I felt the urge to come back because, at heart, I am a businessman,” says Shabbir. “Of course, as my own boss, there is a lot more pressure and tension. But because we are in business, our belief in God becomes all the more, because we don't know when or where our next rupee is going to come from.”

Incidentally, his father's hardware firm, Abdul Hussain Abdul Kader & Company, is more than 100 years old.

As a second-generation Bohra Muslim, Shabbir knows to read, write and speak in Malayalam. “However, because of our attire and diction, the local people know that we are not Malayalis,” he says. “But they also know we are part and parcel of Kerala.”

Says Sadiq, “The people treat us with a lot of respect especially because of the way we conduct ourselves. We are also a peace-loving community. In fact, the Syedna won a Global Peace Award recently.”

Even the women in the community are treated well. Most of them can be seen in Kochi, in their colourful burqas (rida), with printed flowers and embroidery. “The women are well educated,” says Shireen. “There are doctors, teachers, engineers, and architects. But there are also quite a few who run home-based outfits like catering, stitching, and online businesses. This ensures a good work-life balance.” In fact, Shabbir’s wife, Zainab, runs an online travel agency.

Because of their small number, the community has to look outside for marriage alliances. Parents usually send their children’s bio-data to the online portal of the Mumbai-based Taiseer-un-Nikah Committee. Then a meeting is arranged where the boys and girls meet. “There are counsellors to help them find the right person,” says Sadiq.

And unlike most communities, the Bohras do not have a dowry system. “In fact, the bridegroom’s family gives gold ornaments to the girl, according to their financial status,” says Sadiq.

And although they have lived in Kochi for decades, they remain in touch with their roots. Once a year, Shireen goes to Sidhpur, where her ancestral house remains in good condition, and meets up with relatives. “It’s good to have two homes,” says Shireen. “My heart beats with affection for both places.” 

(Sunday Magazine, The New Indian Express, South India and New Delhi)

Friday, October 23, 2015

Before the whistle blows....

The energy and enthusiasm shown by the crowd before the start of an Indian Super League match at Kochi is infectious

By Shevlin Sebastian

Am I the only girl who has come to see the match?” says 14-year-old Sneha, as she walks on the road just outside the Jawaharlal Nehru stadium at Kochi on Sunday. This is an hour before the start of the Indian Super League (ISL) match between Kerala Blasters (KB) and the Delhi Dynamos. Indeed, for a moment, she seems to be right.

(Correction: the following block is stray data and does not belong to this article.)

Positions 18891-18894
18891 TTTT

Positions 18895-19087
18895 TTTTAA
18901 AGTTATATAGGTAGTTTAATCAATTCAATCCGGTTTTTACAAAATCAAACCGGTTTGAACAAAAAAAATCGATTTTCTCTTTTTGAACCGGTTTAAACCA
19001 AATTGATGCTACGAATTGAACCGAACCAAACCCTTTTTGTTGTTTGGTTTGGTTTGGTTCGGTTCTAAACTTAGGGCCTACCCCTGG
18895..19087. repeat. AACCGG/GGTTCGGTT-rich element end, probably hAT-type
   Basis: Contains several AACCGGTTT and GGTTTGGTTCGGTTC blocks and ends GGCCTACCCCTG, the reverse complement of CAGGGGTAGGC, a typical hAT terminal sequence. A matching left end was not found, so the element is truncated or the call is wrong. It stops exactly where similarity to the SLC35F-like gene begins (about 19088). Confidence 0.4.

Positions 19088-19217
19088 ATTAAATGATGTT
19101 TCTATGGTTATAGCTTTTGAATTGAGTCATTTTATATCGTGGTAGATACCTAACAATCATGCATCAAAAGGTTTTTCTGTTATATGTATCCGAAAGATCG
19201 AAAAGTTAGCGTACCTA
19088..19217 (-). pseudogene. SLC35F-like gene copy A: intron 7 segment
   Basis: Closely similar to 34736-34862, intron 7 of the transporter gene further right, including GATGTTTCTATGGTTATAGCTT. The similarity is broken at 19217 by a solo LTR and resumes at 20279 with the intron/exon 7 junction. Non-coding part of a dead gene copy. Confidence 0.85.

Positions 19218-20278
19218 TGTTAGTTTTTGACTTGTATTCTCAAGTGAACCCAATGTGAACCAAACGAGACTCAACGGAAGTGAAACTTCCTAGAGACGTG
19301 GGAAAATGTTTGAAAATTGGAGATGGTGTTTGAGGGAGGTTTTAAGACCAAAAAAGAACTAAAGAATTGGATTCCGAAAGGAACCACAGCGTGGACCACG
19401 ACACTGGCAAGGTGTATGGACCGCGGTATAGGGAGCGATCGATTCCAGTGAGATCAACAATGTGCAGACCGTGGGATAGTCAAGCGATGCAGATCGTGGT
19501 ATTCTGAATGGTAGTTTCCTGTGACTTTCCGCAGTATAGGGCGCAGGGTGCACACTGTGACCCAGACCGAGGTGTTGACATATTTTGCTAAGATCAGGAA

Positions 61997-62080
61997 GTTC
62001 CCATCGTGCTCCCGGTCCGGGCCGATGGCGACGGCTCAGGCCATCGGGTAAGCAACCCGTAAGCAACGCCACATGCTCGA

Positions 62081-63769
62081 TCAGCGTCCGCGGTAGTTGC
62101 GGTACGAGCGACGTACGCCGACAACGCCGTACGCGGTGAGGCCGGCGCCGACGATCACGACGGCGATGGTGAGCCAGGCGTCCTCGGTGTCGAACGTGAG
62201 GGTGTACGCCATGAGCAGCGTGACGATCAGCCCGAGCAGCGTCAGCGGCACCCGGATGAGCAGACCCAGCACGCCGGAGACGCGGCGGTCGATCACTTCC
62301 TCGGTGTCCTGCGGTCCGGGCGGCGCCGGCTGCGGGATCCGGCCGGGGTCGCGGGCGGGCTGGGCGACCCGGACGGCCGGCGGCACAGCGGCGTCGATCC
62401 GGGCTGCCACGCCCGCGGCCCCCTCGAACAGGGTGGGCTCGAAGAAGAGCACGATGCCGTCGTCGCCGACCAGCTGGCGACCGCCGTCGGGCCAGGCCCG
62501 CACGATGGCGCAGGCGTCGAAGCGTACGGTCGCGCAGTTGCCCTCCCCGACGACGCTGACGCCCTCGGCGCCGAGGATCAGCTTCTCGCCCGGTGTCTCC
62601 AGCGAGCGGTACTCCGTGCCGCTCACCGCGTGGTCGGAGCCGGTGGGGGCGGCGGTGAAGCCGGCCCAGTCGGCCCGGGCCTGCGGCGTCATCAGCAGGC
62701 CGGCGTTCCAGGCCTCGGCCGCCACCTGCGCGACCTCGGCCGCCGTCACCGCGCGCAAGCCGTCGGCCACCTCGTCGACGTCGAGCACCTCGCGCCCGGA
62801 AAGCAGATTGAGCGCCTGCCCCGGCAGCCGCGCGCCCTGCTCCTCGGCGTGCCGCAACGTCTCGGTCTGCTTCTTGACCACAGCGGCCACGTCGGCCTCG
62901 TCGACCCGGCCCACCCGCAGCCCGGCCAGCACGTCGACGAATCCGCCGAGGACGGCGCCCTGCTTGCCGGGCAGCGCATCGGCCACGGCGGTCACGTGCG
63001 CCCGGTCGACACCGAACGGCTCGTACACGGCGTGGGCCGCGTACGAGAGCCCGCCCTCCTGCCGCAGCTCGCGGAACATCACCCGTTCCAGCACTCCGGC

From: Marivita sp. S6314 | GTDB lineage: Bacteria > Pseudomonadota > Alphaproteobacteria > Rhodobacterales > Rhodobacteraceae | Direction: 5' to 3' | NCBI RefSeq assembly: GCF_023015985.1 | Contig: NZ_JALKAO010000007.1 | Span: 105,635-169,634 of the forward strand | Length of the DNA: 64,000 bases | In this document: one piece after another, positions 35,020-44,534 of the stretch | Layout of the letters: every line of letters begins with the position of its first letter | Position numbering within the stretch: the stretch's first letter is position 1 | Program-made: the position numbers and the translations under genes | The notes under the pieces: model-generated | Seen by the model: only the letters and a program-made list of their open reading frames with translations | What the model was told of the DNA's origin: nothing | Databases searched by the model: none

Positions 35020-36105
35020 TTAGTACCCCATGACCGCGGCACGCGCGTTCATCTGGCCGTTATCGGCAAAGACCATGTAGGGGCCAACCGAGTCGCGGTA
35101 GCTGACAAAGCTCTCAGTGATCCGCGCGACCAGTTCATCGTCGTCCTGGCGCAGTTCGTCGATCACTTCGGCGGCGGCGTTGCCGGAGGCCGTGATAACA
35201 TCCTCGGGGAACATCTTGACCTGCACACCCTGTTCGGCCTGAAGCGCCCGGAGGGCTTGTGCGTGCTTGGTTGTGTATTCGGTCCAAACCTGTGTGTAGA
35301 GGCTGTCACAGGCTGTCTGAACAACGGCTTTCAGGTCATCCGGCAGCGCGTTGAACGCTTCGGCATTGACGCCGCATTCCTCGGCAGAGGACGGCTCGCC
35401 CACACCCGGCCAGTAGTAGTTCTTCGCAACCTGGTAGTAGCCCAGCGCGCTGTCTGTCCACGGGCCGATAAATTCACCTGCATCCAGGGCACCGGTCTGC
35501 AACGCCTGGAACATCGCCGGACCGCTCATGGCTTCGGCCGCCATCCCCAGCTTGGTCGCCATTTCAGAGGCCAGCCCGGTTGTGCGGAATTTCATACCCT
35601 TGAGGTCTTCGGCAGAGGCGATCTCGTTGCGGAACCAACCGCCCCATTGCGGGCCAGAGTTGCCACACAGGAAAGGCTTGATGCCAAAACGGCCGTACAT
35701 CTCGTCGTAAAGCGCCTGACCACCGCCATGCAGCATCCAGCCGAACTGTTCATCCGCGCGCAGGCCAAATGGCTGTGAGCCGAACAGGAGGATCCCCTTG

There is a swarm of youngsters, all males, wearing yellow KB T-shirts and headbands. Many are carrying pennants. Some are blowing bugles, while one, wearing a white-haired wig, is using a vuvuzela (a plastic horn). But Sneha’s apprehensions are soon becalmed, as she spots two middle-aged couples, as well as a young girl, in a white top and blue jeans.

Inside the stadium, she gets a seat next to two girls who have painted the letters, 'KB', on their cheeks. The atmosphere is electric. Apart from a constant noise of the drums, people are shouting and screaming.

The players step on to the pitch for their warm-up. A KB trainer places red, white, blue and green markers on the ground.

In the middle of the ground, a group of workers are pulling away huge tarpaulin sheets which had been placed on the pitch earlier because of a steady drizzle.

Another group places drink coolers on the sidelines. Meanwhile, a few youngsters stand on their seats and crane their necks towards the VIP box. “Has Sachin Tendulkar come?” asks one. “Not yet,” says another.

Soon, the KB players begin a practice session at one side of the field. They run between the markers, twisting and turning. Then they have heading-the-ball practice, and kicking back the ball to a player who throws it at them. KB midfielder Victor Herrero Forcada takes a corner kick and swerves the ball into the net. He has one advantage: there is no goalkeeper.

At the other end, Dynamos player/manager Roberto Carlos, a Brazilian legend, gently lobs the ball up and down on his feet, the ball seemingly an extension of his body. Since the stadium is awash in yellow, somebody quipped, “We could be in Brazil.”

In the stands, mineral water bottles and Pepsi drinks are selling quickly. People are feeling thirsty. Though there is a slight drizzle, it is still humid.

Meanwhile, as the players come out for the start of the match, at 6.50 p.m., there is a huge roar. But it is not for the KB team. Instead, Sachin has arrived. And the entire stadium waves at him. The legendary batsman’s hold on the Indian public remains rock-solid and unbreakable.

Suddenly announcer Anjali Uthup Kurian shouts, “Kochi, are you ready?”

Yes,” is the collective scream.

All sorts of placards are put up. But Sneha is rightly puzzled by one of Che Guevara. Indeed, what is the legendary Argentine Marxist revolutionary doing at a football match at Kochi? It looks like borrowed heroes have always been the Malayali’s weakness.